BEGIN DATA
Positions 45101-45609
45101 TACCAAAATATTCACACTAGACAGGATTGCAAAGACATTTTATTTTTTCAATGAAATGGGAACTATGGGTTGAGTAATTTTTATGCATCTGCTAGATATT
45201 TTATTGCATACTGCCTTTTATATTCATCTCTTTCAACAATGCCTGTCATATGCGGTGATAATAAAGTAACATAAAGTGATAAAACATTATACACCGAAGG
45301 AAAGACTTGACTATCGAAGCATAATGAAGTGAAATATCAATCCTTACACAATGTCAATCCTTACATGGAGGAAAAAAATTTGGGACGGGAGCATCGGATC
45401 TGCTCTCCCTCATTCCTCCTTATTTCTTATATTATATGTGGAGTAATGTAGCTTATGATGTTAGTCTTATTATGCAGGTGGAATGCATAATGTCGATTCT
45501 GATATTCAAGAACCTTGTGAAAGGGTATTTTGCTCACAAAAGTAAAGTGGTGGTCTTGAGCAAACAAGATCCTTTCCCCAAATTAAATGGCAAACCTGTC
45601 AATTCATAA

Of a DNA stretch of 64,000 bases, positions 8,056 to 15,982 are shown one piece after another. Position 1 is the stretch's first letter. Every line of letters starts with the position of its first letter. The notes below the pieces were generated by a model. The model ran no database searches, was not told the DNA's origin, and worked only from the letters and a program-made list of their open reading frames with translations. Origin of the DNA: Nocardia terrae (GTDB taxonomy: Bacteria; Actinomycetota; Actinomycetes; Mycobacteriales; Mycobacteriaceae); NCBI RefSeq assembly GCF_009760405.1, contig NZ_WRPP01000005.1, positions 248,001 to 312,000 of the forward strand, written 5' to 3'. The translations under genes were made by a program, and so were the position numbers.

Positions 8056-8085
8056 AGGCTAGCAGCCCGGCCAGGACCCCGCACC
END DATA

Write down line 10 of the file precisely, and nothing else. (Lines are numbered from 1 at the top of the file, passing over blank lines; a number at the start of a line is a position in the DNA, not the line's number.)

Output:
8056 AGGCTAGCAGCCCGGCCAGGACCCCGCACC